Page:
by WorldTribune Staff, May 26, 2020
The Trump administration is expected to slap new sanctions on Chinese officials over the communist government’s move to end Hong Kong’s autonomy.
The list of officials to be sanctioned could include Chinese supreme leader Xi Jinping, John Gizzi reported for Newsmax on May 24, citing Trump administration sources.
On Sunday afternoon, the Chinese-controlled Hong Kong police announced the arrest of 180 pro-democracy demonstrators who were protesting Beijing’s announcement last week that it was instituting a new security law which bans what the communist regime terms “treason, secession, sedition [and] subversion” in Hong Kong.
President Donald Trump is expected to announce the new sanctions within the next two weeks, the report said.
Related: ‘Death knell’: Xi Jinping lowers boom on Hong Kong in wake of coronavirus crisis, May 24, 2020
“Should Xi be singled out for punishment, he would face bans on travel or any financial transactions with the U.S.,” Gizzi noted. “These sanctions, which are contained in the Hong Kong Human Rights and Democracy Act of 2019 (H.R. 3289), are based on the Magnitsky Act — the 2012 measure designed to punish Russian officials for the mysterious death of Russian tax accountant Sergei Magnitsky in 2009.”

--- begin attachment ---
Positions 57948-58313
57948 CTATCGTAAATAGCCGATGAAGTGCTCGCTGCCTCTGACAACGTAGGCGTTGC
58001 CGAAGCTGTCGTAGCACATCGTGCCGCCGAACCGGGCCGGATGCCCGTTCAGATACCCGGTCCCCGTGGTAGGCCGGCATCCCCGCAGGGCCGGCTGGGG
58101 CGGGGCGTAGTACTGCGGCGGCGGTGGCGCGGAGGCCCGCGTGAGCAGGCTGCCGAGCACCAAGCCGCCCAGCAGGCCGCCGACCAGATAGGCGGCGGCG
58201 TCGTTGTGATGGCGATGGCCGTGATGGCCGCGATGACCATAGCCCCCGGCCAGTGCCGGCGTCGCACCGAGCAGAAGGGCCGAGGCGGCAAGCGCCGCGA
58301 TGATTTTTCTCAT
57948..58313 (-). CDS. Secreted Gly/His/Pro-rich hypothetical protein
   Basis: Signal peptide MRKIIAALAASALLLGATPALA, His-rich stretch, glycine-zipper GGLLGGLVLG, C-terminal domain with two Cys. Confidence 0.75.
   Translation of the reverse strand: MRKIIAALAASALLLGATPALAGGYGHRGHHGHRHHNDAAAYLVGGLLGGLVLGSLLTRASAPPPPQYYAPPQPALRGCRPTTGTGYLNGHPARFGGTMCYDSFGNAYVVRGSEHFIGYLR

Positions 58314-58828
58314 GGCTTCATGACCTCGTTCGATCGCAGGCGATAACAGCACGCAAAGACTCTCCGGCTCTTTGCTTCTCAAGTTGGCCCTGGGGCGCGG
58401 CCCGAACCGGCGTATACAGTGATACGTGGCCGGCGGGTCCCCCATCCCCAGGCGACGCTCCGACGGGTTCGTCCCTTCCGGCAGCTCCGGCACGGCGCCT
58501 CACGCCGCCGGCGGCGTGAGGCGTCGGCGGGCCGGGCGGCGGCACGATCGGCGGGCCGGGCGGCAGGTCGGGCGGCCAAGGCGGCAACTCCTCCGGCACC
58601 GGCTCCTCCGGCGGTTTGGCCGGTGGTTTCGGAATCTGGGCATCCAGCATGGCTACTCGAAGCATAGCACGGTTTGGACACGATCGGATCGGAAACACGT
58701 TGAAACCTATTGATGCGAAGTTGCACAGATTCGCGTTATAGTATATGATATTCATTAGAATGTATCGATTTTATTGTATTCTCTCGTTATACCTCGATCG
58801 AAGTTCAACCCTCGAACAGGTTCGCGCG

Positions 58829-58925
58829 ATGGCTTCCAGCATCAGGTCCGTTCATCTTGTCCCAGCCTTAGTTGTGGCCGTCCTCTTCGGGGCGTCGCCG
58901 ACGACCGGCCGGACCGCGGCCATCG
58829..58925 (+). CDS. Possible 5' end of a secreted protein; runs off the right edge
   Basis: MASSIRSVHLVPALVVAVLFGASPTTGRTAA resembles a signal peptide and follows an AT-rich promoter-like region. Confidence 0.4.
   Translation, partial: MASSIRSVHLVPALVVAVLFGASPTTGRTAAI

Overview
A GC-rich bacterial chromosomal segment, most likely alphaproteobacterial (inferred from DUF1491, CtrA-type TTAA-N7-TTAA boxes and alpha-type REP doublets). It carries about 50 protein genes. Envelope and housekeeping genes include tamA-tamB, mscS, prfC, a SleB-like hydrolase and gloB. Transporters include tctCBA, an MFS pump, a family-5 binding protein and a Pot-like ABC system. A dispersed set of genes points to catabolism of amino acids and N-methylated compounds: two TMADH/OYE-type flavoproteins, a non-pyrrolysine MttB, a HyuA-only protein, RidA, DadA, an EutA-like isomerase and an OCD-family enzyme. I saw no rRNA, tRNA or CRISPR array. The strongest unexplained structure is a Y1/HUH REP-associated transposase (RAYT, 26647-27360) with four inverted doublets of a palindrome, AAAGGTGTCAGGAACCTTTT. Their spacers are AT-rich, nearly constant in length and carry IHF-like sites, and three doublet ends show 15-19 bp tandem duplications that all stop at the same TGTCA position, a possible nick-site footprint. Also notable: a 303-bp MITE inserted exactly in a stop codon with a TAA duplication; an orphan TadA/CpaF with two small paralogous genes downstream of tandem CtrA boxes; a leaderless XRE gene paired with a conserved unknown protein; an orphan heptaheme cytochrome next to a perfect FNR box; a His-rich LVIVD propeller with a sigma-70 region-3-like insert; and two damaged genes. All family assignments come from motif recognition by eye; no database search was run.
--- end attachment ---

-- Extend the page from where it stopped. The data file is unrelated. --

Rep. Chris Smith, New Jersey Republican and senior member of the House Foreign Affairs Committee, told Newsmax: “At a minimum, no-one deserves Magnitsky sanctions more than Xi — for his brutality, pervasive use of torture and persecution of believers.”
Smith, the primary author of the Hong Kong Human Rights legislation signed by Trump last year, also condemned Xi for “a willful and gross negligence in not conveying accurate and timely virus information to an all-too-malleable World Health Organization director-general that enabled a pandemic.”
“Xi should be at the Hague for crimes against humanity,” Smith added.
“The Obama administration applied Magnitsky sanctions to 16 Russian officials and the Trump administration added five others to the list of those barred from travel to and financial transactions with the U.S.,” Gizzi noted.
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